No, I haven’t fallen off my rocker on this fine Monday morning. I’ve got my mama on my mind. You see, I gardened over the weekend, putting in about 100 daffodil bulbs. Gardening and baking are inextricably tied to my mother, since she taught me to do both.
A quick run-down about my mom, who passed away at age 65 back in January of 2004…
- 3 words to describe her: compassionate, generous, irreverent.
- She was completely, incredibly awesome. Really.
- She was a tall woman (6’1″) and the first female to letter in 5 sports at her high school.
- A nurse for 43 years, she spent much of that time in Oncology.
- She was married to my father for less than 10 years and spent the rest of her life single.
- Maxine cartoons remind us all of her…in our family she was known as “the Queen of the One-Liner.”
My mama was a stitch.
The night she died, we all quibbled over her Xanax stash, knowing we’d need it to get some sleep before doing all the work death involves. Any of you who’ve done this know there’s a million important details to get through.
My brother (the Bag Whore) and I had lots of help but some of the duties just naturally fell to us. We put my mom’s purse off for a day or so, but the time came to sort through it.
When we got to her wallet, we found all these slips of paper with beautiful quotes on friendship. Of course, I cried, so my brother patted me and kept going through all the other stuff she had tucked in there.
All of a sudden, he elbows me and says, “Sis…check this out,” and hands me a stack of bright orange cards.
“What is it?” I sniffled, not reaching to take them.
“Just read it!”
I grabbed them, looked down, and burst out laughing (language alert here). In huge bold letters, they said:
If you fuck like you park,
you’ll never get it in.
“Oh my Jesus. She has a whole stash of these things?”
“Obviously she’s putting these on people’s cars when they piss her off.” My brother snatched them back. “I could use these. I’m keeping ’em!”
When I spoke to the minister later that day, he asked if I’d made decisions about what to include in my mom’s service.
I was telling him about the beautiful messages we’d found in her wallet when my brother started yelling from down the hall. “Are you going to tell him what ELSE you found in her wallet??!”
I covered the phone and yelled back. “No I’m not telling him! Are you crazy?”
I ignored all the choice comments from my Bag Whore brother and got back on the phone with the minister, apologizing for how loud my brother was.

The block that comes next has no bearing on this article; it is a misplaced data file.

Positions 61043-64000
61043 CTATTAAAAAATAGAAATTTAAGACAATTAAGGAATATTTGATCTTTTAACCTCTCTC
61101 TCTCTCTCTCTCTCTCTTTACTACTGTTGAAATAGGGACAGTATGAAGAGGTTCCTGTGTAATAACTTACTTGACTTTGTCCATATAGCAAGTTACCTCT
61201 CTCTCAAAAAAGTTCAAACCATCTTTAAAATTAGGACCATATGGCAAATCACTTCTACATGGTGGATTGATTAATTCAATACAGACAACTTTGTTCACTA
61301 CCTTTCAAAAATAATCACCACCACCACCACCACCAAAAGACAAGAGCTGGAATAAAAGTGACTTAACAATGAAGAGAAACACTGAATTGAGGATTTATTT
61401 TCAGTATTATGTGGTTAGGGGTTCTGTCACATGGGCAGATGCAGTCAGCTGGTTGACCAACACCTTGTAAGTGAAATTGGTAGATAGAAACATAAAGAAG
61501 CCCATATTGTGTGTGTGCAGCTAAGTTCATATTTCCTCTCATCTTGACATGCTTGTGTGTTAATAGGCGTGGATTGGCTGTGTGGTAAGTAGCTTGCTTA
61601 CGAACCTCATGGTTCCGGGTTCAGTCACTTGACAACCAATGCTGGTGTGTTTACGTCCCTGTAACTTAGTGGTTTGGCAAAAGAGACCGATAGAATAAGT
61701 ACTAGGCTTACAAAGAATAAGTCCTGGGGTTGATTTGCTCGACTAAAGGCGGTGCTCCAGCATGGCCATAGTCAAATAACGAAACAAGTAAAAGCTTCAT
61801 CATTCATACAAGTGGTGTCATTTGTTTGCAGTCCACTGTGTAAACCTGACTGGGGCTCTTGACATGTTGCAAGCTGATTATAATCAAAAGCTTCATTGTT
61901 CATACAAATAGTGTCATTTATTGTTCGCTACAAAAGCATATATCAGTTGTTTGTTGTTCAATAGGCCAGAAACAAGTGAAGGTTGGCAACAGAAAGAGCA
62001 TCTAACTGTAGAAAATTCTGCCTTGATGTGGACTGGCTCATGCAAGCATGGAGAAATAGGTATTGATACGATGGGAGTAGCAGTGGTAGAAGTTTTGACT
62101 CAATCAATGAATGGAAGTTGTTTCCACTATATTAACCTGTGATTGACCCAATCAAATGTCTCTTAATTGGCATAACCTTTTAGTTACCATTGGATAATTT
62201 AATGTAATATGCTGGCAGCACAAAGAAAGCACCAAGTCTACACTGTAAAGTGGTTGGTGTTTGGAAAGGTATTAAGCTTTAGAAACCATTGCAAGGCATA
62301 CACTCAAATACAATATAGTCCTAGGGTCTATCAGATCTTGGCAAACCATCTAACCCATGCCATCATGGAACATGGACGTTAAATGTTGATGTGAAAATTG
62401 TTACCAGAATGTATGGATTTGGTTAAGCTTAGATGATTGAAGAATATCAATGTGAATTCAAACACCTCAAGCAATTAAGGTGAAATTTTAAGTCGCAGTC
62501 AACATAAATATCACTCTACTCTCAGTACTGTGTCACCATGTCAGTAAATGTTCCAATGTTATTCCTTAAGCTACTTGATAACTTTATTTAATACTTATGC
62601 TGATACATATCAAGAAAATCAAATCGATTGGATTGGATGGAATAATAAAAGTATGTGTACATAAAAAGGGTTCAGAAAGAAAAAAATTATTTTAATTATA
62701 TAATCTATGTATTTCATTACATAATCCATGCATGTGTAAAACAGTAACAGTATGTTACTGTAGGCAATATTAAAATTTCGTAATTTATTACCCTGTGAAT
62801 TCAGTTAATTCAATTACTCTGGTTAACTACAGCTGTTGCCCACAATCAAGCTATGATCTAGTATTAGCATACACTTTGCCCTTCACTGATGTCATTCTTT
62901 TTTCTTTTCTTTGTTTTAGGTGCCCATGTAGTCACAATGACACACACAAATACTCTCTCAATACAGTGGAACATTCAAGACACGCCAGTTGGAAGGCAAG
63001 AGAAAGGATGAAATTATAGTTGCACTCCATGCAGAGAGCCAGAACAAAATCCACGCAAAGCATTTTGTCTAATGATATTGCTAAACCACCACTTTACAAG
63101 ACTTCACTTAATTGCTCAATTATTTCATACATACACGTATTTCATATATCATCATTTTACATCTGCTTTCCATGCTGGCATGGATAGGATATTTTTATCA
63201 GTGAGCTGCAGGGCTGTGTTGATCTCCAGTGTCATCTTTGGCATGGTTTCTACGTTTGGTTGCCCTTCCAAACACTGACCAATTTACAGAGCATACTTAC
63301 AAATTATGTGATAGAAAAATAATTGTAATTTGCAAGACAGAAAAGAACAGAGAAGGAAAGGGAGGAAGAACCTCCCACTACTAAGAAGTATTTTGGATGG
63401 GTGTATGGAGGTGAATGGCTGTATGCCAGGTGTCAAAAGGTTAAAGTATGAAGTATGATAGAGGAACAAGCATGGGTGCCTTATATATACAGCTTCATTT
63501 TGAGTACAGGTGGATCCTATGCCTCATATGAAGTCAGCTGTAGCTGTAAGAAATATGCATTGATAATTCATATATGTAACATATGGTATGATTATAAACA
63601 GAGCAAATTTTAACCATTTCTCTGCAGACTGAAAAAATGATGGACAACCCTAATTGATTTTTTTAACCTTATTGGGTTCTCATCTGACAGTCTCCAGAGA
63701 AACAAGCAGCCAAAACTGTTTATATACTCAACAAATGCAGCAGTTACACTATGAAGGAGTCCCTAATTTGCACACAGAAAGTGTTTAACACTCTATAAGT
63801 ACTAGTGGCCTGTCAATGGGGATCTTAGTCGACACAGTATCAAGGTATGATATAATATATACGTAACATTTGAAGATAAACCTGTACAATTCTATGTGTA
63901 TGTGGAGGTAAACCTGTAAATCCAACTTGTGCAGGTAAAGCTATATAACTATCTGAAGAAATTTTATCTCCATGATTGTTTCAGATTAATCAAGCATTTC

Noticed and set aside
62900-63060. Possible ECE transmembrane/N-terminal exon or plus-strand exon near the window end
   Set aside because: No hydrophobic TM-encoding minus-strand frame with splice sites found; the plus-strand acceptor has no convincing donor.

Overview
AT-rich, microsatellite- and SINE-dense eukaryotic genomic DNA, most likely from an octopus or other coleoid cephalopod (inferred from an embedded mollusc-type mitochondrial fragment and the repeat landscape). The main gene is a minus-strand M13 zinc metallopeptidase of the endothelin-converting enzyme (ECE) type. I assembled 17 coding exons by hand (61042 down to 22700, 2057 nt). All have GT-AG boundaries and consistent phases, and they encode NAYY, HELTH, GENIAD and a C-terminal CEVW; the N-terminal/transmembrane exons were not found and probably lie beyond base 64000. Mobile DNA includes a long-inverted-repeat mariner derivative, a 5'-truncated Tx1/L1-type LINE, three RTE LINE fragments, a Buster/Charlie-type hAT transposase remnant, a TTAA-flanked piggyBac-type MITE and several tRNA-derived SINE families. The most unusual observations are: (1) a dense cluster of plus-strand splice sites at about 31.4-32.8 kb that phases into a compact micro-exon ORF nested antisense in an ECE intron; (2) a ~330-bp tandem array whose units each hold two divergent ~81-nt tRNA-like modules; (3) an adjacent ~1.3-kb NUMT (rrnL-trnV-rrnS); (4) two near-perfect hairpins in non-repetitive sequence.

His first words were, “So, you’re not going to tell me??”
I blushed so hard, I thought I’d faint. “I’d rather not. There’s cursing involved.”
“Oh, come on… Your mom was a spicy lady. I’d love to hear.”
Obviously he missed her as much as we did, so I told him and he busted a gut laughing.
My aunts were horrified when I relayed the conversation. At the same time, they both wailed, “YOU TOLD THE MINISTER??!”
They all live in a fairly small town in mid-Missouri so I apologized and promised to mind my manners from there on out.
Then we got to the funeral parlor…
Like most of the big events in my family, we all showed up to offer support. I had aunts, uncles and cousins sitting alongside my brother and I. Plus, my mom’s best friend was there. We’d just gathered for my grandmother’s service the prior year, so we assumed the place was used to the likes of us.
Obviously, the previous funeral director hadn’t shared with the new guy that we travel in packs during times of need. He looked at all 14 of us and said he’d be back with more chairs.
Once we were all seated in a circle, with my brother and I on either side of Mr. Funeral Director, we hashed out the service (which involves a lot of people shouting it out when they think of it).
When we got to the end, I said, “I know it might sound kind of morbid, but if any of you would like some of her ashes, you may have them.”
My cousin, Aaron (who was an irrepressible 30 year old at the time), asked, “So how many ashes are we talking about?”
Mr. Funeral Man looked like he’d swallowed a toad. “Um…well. Uh, they come in plastic bag inside a hard plastic case about this big by this big.” And he moved his hands to demonstrate a 10 x 14 x 4 inch bag.
My brother reared back, looking completely offended. “That’s IT?? That’s all we get!?! She was a BIG GIRL!”
The room went completely silent.
The funeral director’s mouth opened and closed like a guppy.
Then the snickers started…
They spread around the room until we were all laughing so hard we couldn’t stop.
My uncle (who’d been in the restroom) came FLYING into the room. “You guys need to CUT IT OUT. There’s people crying and grieving out there and you’re in here laughing and carrying on.”
He turned to the funeral director and shook his hand. “Thank you for your time. We need to GO.” He sent the lot of us a stern look that promised we’d be sorry if we didn’t STOP LAUGHING.
I swear, we tried. We just couldn’t stop.
We stumbled out of the funeral home, clutching our sides and gasping for breath, running for our cars so we could collapse in private. Then we all toddled off to lunch at my mom’s favorite burger joint and laughed some more.
Here’s what I know, all these years later: My mother watched us giggle our way through most of her funeral arrangements and, wherever she was, she LOVED it. I wouldn’t go back and change any of it.
Well, except for keeping her here so she could make me laugh that hard in person.
Do you guys have funerals like ours, or are you a bit more dignified? I’m looking for some family stories in the comments! Enquiring minds always want to know these things here at More Cowbell!